Sep 07,2022 – JORDAN TIMES .
The Palestinian Authority has once again called for the admission of Palestine to full United Nations membership and has been warned off by the US which says it would veto a Security Council resolution proposing this upgrade.
On November 29, 2012, the General Assembly voted to grant Palestine non-member observer status. The resolution was adopted by 138 with nine against and 41 abstentions. As could be expected the naysayers were the US, Canada, the Czech Republic, Israel and US hangers on — the Marshall Islands, Micronesia, Nauru, Palau and Panama. Among the abstainers were Australia, Germany, Holland, and, of course, Britain, the colonial power responsible for the Palestinians’ dire fate.
Palestinian President Mahmoud Abbas made the point that UN membership would be a significant step towards rectifying the “unprecedented historical injustice” suffered by the Palestinian people since Israel’s establishment in 1948.
But, really, injustice has afflicted the Palestinians since 1917 when Britain promised to facilitate the creation of a Jewish homeland in Palestine. Then as now Britain regarded the indigenous Muslim and Christian people of Palestine as “non-Jewish communities”. Most of the West has adopted this view and continues to act in accordance with it.
It is bitterly ironic that on that same date in 1947, the General Assembly adopted Resolution 181 which partitioned Palestine into two states, one Jewish, the other Arab. However, the vote was meant to take place on the evening of the 26th when the US, which strongly backed partition, did not have the 32 votes needed to approve the resolution. Under US pressure the vote was postponed because the 27th was the US festival of Thanksgiving and was conducted only when Washington had leaned on several opponents of the plan to vote yes. The deciding vote was 33 in favour, 13 against, and 10 abstentions. It must be pointed out that the General Assembly has the power to recommend a course of action, therefore the resolution was not mandatory and was vehemently rejected by the Palestinians and Arabs.
Although the Zionists considered the partition resolution as the foundation document of their state, they promptly violated the lines delineating Israel by conducting military operations to cleanse Palestinians from the Arab state. Consequently, instead of 45 per cent of their homeland allocated to the Arab state, Palestinians emerged at end of 1948-1949 with only 22 per cent of their country, including occupied East Jerusalem, which had been defended effectively by Jordan’s Arab Legion. West Jerusalem had been targeted early on by the Zionist underground army, the Haganah and cleared of its Palestinian inhabitants although all of Jerusalem was meant to be a corpus separatum (separate area) under international administration.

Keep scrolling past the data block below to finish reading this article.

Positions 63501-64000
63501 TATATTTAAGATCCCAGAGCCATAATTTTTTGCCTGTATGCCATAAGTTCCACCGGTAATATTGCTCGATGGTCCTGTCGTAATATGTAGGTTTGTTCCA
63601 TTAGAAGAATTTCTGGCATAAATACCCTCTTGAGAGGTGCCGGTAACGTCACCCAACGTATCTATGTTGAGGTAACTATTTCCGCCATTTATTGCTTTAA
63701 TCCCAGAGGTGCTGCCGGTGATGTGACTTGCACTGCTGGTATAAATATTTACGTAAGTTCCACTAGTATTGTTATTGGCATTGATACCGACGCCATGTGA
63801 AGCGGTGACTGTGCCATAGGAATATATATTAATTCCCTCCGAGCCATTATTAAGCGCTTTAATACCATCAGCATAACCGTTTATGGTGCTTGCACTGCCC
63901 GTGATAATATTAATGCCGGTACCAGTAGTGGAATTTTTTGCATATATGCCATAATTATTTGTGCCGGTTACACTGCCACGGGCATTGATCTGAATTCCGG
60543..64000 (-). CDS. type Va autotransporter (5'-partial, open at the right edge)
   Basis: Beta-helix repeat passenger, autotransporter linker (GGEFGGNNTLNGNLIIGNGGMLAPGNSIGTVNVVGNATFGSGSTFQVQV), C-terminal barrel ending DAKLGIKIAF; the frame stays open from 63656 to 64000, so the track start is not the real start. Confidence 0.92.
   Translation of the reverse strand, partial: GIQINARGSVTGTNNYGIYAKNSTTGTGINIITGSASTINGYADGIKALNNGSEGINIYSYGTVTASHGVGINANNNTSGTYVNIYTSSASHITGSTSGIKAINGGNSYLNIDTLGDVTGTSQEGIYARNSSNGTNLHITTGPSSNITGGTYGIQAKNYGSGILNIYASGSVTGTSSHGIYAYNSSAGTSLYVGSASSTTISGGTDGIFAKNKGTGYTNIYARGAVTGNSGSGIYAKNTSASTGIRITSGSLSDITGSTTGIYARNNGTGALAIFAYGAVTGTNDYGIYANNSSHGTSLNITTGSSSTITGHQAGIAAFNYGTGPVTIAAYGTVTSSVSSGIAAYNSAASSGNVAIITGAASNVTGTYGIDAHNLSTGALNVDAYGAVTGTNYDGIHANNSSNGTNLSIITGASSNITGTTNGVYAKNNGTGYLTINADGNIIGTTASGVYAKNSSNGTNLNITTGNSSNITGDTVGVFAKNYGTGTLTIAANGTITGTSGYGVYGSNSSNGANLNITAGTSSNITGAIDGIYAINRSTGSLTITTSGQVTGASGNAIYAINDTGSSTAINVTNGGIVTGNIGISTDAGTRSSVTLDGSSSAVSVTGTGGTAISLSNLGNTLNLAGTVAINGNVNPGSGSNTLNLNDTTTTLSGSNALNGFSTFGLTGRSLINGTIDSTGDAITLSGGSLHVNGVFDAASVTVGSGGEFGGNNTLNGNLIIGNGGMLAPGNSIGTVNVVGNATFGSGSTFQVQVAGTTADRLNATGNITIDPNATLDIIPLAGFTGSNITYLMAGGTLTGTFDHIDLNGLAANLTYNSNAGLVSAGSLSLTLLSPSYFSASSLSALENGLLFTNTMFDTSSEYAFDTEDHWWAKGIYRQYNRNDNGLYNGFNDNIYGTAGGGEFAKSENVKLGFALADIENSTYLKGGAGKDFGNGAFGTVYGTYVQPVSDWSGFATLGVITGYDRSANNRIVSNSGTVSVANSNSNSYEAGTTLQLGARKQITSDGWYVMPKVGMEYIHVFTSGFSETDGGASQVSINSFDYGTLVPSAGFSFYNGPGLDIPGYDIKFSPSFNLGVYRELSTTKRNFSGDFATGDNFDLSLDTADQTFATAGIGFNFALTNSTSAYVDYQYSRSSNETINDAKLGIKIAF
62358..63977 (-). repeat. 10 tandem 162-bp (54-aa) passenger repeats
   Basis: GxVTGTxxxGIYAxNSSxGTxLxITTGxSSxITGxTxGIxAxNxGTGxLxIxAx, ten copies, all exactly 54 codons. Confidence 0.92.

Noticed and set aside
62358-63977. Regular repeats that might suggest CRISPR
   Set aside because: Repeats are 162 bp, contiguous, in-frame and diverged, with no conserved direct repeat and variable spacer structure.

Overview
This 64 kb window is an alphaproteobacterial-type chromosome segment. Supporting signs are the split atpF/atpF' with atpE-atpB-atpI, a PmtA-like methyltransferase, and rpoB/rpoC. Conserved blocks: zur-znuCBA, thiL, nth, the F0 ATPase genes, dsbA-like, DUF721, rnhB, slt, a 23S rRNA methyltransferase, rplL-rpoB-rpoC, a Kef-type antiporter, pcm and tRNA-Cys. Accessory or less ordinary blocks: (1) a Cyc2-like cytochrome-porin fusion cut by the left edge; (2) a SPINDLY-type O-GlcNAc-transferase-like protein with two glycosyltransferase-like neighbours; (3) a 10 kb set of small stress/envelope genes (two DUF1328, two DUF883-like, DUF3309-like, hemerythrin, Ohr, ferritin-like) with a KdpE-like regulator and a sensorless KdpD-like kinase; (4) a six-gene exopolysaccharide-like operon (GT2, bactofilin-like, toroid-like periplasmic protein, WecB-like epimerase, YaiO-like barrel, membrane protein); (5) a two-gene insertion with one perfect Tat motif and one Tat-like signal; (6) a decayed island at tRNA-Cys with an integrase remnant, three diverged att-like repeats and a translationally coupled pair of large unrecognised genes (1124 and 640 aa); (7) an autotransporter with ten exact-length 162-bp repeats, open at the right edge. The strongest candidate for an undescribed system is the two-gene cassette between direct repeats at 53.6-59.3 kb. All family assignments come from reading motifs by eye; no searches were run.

By the time Israel had proclaimed its independence in mid-May 1948, Palestine was in the throes of a brutal war which drove 750,000 of the 1.2 million Palestinians from their homes and villages. On May 20th, the UN appointed as its mediator Swedish Count Folke Bernadotte who achieved the first ceasefire in the conflict. As he was critical of Israel’s ethnic cleansing and grab for all of Jerusalem, he was assassinated in September by members of the Zionist terrorist Stern Gang, which had a four-man leadership including Yitzak Shamir, who became an Israeli prime minister.
The UN Security Council promptly condemned the murder and the General Assembly, on December 11th, adopted resolution 194 which in paragraph 11 called for the return of Palestinian refugees to their homes when “practicable” and for compensation for their losses and the losses of Palestinians who did not seek to return. Palestinians regard this resolution as the basis of their “right to return” which has never been regarded as “practicable” by Israel and its allies.
The third UN resolution was adopted by the Security Council rather than the General Assembly. This was Resolution 242 of November 22nd, 1967. This resolution, once again, emphasised “the inadmissibility of the acquisition of territory by war” and called for, “Withdrawal of Israeli armed forces occupied in the recent conflict.” These territories were occupied East Jerusalem, the West Bank, Gaza and the Syrian Golan Heights conquered by Israel that June.
As this resolution was adopted by the Security Council it was meant to be obeyed. While the
US and the international community came to regard this as the “land for peace” formula which could resolve the “Palestine Problem”, by the time the Council adopted this resolution, which should have been mandatory, Israel had begun to colonise the conquered territories in violation of international law and the Fourth Geneva Convention. Although Israel withdrew from Gaza in 2005, UN special rapporteur Michael Lynk estimated that 700,000 Israelis now live in the occupied Palestinian territories. Some 25,000 dwell in the Golan. Former Israeli Prime Minister Ariel Sharon, who pulled out of Gaza, declared Israel will offer only “peace for peace”.
Why discuss these long dead resolutions? Because, in fact, they are very much alive. Palestine as a cause and an issue has not gone away and the virtual Palestine that exists today despite Israeli colonisation has just as much right as Israel to be a UN member. Israel became a UN member on May 11th, 1949, but its membership was conditional on Israel’s adherence to and implementation of Assembly resolutions 181 and 194. Of course, Israel’s conditionality was ignored since to abide by these resolutions, it would have had to retreat into the 55 per cent of Palestine awarded to the Jewish state by 181 and allow the return of Palestinian refugees under 194. As Israel has not done either, the Palestinian Authority should demand Israel be demoted from full UN membership or even kicked out of the organisation.